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When you begin to feel like you are a tough guy, a warrior, a master of the martial arts or that you have lived a tough life, just take a moment and get some perspective with the following:

I've stopped knives that were coming to disembowel me

I've clawed for my gun while bullets ripped past me

I've dodged as someone tried to put an ax in my skull

I've fought screaming steel and left rubber on the road to avoid death

I've clawed broken glass out of my body after their opening attack failed

I've spit blood and body parts and broke strangle holds before gouging eyes

I've charged into fires, fought through blizzards and run from tornados

I've survived being hunted by gangs, killers and contract killers

The streets were my home, I hunted in the night and was hunted in turn

Please don't brag to me that you're a survivor because someone hit you. And don't tell me how 'tough' you are because of your training. As much as I've been through I know people who have survived much, much worse. - Marc MacYoung


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Knives, Legal Carry

Caveat: This article is mine and mine alone. I the author of this article assure you, the reader, that any of the opinions expressed here are my own and are a result of the way in which my meandering mind interprets a particular situation and/or concept. The views expressed here are solely those of the author in his private capacity and do not in any way represent the views of other martial arts and/or conflict/violence professionals or authors of source materials. It should be quite obvious that the sources I used herein have not approved, endorsed, embraced, friended, liked, tweeted or authorized this article. (Everything I think and write is true, within the limits of my knowledge and understanding.)

There was a FB Wall post displaying the drawings for a particular knife and in that post someone made the comment that knives are “Legal to carry in .” This prompted me to consider what may or might happen if you carried a knife, then this particular knife, then had to defend against an attacker. 

It is to be noted that this is an exercise in thinking about such things before one has to enter into the self-defense square so that if such questions arise the person can be prepared, etc. 

Any knife experts who read this, I would appreciate your point of view in the spirit of learning and better understanding.

First, I do like knives. I have found, like this one, many that are just wonderfully artistic creations of bladed tools. Second, the statement that I wanted to comment on was, "Legal to carry in "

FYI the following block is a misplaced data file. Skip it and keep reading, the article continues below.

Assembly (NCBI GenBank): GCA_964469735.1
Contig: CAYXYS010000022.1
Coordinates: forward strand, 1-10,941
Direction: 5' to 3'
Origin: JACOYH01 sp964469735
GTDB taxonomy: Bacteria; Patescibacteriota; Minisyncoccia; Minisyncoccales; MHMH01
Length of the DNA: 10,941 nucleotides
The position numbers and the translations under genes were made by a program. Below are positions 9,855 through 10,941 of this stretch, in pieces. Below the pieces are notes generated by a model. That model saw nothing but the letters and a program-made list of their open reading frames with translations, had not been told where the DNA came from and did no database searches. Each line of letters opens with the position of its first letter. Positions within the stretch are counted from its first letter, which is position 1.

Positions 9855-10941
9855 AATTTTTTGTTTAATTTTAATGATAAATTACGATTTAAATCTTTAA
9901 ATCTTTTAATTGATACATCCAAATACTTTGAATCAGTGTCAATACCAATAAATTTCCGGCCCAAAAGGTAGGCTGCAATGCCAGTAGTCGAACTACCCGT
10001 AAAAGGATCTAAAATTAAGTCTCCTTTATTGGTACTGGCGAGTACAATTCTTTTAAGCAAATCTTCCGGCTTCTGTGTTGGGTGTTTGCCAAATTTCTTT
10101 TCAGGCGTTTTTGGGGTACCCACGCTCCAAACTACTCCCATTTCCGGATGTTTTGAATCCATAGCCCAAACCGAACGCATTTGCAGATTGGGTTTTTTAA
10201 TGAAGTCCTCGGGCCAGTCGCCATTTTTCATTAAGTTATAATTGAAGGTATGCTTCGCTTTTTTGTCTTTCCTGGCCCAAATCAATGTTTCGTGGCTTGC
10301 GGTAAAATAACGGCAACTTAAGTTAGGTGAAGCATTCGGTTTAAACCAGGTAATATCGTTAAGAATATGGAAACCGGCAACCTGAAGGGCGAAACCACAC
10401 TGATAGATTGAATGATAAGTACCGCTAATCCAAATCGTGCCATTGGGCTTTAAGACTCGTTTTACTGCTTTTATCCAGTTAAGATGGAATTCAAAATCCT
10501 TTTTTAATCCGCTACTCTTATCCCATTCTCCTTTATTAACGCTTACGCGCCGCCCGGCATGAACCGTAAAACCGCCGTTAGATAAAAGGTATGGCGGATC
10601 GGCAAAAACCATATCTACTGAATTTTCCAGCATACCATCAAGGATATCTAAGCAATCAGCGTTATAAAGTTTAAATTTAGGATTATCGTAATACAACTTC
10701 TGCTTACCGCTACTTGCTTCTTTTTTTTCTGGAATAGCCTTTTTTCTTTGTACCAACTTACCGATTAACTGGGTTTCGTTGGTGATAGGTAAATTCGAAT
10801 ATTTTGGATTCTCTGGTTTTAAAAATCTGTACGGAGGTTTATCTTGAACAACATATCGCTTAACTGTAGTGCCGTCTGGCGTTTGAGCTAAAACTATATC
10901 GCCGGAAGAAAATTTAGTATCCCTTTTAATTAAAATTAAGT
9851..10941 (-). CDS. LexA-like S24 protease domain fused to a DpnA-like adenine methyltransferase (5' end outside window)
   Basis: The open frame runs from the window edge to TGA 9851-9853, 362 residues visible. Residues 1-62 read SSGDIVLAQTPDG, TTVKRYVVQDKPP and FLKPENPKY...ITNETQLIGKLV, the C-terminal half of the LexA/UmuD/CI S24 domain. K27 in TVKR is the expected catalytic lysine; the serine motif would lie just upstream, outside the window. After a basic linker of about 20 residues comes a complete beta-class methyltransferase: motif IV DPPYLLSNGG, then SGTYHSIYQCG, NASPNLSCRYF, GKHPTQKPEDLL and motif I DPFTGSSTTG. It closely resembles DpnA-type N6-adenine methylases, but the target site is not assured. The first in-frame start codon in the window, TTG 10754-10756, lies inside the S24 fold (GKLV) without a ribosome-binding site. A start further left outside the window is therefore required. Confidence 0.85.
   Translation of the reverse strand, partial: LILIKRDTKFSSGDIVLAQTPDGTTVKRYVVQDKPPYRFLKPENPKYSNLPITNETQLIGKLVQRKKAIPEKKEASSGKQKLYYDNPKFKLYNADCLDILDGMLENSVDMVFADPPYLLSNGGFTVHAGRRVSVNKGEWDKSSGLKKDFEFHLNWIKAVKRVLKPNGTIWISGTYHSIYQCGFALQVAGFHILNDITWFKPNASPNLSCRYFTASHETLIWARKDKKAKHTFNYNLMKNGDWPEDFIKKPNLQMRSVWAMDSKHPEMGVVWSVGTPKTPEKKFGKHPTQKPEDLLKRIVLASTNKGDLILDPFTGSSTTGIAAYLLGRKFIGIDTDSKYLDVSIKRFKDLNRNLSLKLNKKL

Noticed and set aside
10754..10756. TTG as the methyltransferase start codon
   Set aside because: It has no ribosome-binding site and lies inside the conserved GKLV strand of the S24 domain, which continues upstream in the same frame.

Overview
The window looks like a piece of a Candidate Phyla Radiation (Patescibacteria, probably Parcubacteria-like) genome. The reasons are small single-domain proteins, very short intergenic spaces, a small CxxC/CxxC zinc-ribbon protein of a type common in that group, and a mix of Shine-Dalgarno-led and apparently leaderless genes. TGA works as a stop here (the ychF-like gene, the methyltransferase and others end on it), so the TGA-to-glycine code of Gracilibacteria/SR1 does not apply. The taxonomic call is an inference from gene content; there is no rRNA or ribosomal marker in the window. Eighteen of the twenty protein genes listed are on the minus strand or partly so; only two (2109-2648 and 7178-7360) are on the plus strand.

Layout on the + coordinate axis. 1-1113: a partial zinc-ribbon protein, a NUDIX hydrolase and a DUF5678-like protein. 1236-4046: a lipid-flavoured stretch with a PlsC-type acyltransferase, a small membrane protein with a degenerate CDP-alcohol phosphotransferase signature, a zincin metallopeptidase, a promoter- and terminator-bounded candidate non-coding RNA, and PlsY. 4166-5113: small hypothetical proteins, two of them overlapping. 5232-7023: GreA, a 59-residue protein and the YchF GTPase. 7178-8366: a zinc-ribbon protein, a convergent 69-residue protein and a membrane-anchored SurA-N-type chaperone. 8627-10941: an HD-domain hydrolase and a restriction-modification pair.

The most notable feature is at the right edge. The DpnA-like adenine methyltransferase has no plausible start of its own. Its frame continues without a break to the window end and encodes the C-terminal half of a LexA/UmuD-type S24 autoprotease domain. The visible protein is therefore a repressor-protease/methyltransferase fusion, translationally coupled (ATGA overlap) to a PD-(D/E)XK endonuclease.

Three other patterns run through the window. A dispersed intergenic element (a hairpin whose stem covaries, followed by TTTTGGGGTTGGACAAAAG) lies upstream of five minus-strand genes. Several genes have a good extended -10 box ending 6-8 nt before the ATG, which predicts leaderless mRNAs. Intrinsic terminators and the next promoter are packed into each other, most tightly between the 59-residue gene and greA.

What I wanted to say is this, just because a state says it is legal to carry a weapon or type of tool like a knife that does not mean they will tolerate it as a self-defense weapon if used. Then add it all the perceptions of knives as weapons of a lethal level with levels of force necessary in self-defense then maybe carrying it is not such a good idea.

In some places, even if you never draw the knife from the scabbard, just having it on your person brings up your ability to use that level of lethal force and it presents the possibility that the other person in the self-defense situation now through visual detection can reasonably believe that their life is in mortal danger regardless.

Say, it goes to court, the person carrying the knife even if not used still has to, in many cases, justify that carry in the self-defense situation. There is so much more that can and does occur in such cases so I recommend, my personal view, that when you decide to carry in a legal fashion you consider why you are carrying and if you are confronted in a situation that may end up as self-defense understand the repercussions of that carry should you be successful.

You can be well within the self-defense square by using appropriate levels of force, etc. but the fact you have the knife my be perceived as a higher perceived threat, etc.

Complicated stuff, the point here is know the full ramifications to carrying a knife be it a hunter knife, a working tool or simply an expression of your legal right to carry such a device because in self-defense you never know how the first responder is going to react, how the prosecution will handle it even if it is a legal act of self-defense and how the other guy will see it as it regards their case and possible civil case against you if you were successful in self-defense.

The possibilities are not always conducive to good reasoning carrying a knife, etc. Especially if the configuration seems aggressive, combative or dangerous and so on.

Just Sayin …
Beautiful workmanship, not to insinuate that one should not own such a blade but do consider possible repercussions if you have to enter into the self-defense square/arena. Truthfully, if I had the funds I wouldn't mind owning one myself (if my wife would let it into the house and that brings up another comment. 
My wife, bless her, would go ballistic if I brought this into the house. Even if just as a collectors item because she sees it as something unnecessary, inappropriate and would wonder as to why I would want such a “dangerous and deadly” knife. If my wife would perceive this that way, how would many other possible folks in a juror pool feel about it especially when the prosecutor states to use inflammatory descriptions of how this made me the aggressor who upon wearing it meant was looking to provoke, etc. Hmmm, think about it. 

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